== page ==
Featured articles


Douglas Murray

The new vandals: how museums turned on their own collections

This week I had the pleasure of going to the Pitt Rivers Museum in Oxford. I say ‘the pleasure’ but visiting the Pitt Rivers was never precisely a pleasure. Twenty years ago, as an undergraduate, the collection was something of a rite of initiation. The place, filled with strange and wondrous objects, was famed above all

Why not let pharmacists prescribe medication?

It started as a small red shadow on my nose that gradually began to spread as the inflammation took hold. Soon the lesion was painful. A golden crust appeared and my suspicions were confirmed: impetigo. Impetigo is an incredibly infectious skin condition – and if left untreated, it can scar. Topical antibiotics – fucidin ointment

Women trouble: soldiers’ wives and mothers are turning on Putin

The women of Voronezh are very busy these days. Across the Russian city, aunties are busy sewing boots and winter clothing. Relatives are busy crowdfunding for night goggles and drones. Wives are busy demonstrating outside military bases. Mothers are busy making preparations to travel 150 miles southwest where they will cross the border into Ukraine

Is Kanye West really out to derail Trump? 

American conservatives like to say that the way to stop Donald Trump in 2024 is to hit him from the right. Compared with his own political movement, they argue, Trump has always been something of a squish when it comes to issues such as Covid vaccines, gay marriage, criminal justice, or border control. He never

The enduring appeal of ’Allo ’Allo!

If you think your life is stressful it’s good to reflect on what poor René Artois went through each week in ’Allo ’Allo!, the 1980s BBC sitcom set during the German occupation of France. RAF pilots hidden in his mother-in-law’s cupboard upstairs, German officers in the café downstairs, Herr Otto Flick of the Gestapo likely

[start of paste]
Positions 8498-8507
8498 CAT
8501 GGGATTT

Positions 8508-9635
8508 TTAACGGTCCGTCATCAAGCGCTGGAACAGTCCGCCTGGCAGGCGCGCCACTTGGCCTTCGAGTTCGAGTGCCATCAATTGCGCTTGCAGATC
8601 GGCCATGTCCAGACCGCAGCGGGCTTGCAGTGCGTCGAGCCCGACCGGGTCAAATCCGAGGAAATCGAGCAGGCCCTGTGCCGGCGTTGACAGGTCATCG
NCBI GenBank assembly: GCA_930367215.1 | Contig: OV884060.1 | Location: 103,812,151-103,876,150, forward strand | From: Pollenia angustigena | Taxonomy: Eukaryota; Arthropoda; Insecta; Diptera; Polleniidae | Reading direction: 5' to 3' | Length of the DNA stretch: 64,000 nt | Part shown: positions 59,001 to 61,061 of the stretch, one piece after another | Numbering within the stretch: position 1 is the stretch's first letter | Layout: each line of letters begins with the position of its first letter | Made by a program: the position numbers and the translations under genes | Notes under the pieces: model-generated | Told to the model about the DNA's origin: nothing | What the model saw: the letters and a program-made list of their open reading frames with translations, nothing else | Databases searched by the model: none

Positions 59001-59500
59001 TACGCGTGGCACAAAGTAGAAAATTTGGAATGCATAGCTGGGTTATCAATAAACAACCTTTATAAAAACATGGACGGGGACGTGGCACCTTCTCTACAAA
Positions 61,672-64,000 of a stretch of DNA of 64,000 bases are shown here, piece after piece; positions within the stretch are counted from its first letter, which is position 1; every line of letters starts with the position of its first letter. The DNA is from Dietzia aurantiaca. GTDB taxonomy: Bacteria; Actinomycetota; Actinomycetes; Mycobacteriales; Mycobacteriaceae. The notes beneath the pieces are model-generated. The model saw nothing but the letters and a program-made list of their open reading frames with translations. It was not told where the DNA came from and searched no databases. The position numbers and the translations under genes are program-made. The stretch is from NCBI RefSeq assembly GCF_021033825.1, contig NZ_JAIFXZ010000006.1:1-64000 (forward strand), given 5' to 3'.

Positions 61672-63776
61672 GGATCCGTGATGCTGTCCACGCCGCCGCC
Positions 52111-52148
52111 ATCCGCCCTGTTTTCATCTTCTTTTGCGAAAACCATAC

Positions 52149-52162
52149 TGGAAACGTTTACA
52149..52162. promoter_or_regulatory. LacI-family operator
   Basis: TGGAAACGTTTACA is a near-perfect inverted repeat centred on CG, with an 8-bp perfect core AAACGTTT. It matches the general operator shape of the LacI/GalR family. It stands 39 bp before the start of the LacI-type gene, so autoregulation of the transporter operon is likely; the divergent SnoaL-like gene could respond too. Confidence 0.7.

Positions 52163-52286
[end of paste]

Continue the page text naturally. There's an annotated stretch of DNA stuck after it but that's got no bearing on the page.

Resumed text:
The Taliban and Isis are in a battle for control

Kabul An insurgency has once again started in Afghanistan – and this time, the Taliban is the target. Since the Americans left Kabul last year, high-profile Taliban figures have been the victims of 220 remote explosive and suicide attacks, one of which took place the day before I arrived in the capital in October. A

How to avoid paying London’s Ulez charge

It’s getting hard to escape low emission zones. In Birmingham, Oxford and Bristol – and pretty soon the whole of London – unless your vehicle is squeaky clean, you are going to have to pay every day that you drive. London–based readers probably know by now of Transport for London’s plans to expand its £12.50-a-day

The Tories’ wind power delusion

A very strange parliamentary rebellion has been taking place with Boris Johnson, Liz Truss and dozens of other Tory MPs demanding an end to the ban on onshore wind farms. Wind power is cheap and getting cheaper, they argue. And surely, if we’re engaged in an energy war with Russia, we need all the power

Notes on...

The art of protest songs

The extraordinarily brave anti-CCP protestors have been striking up ‘Do You Hear the People Sing?’ from Les Misérables in the streets of many cities. A song written in 1980 for a musical adaptation of Victor Hugo’s 1862 novel has become an unlikely rallying cry in present-day China.  Like all the most effective protest songs, ‘Do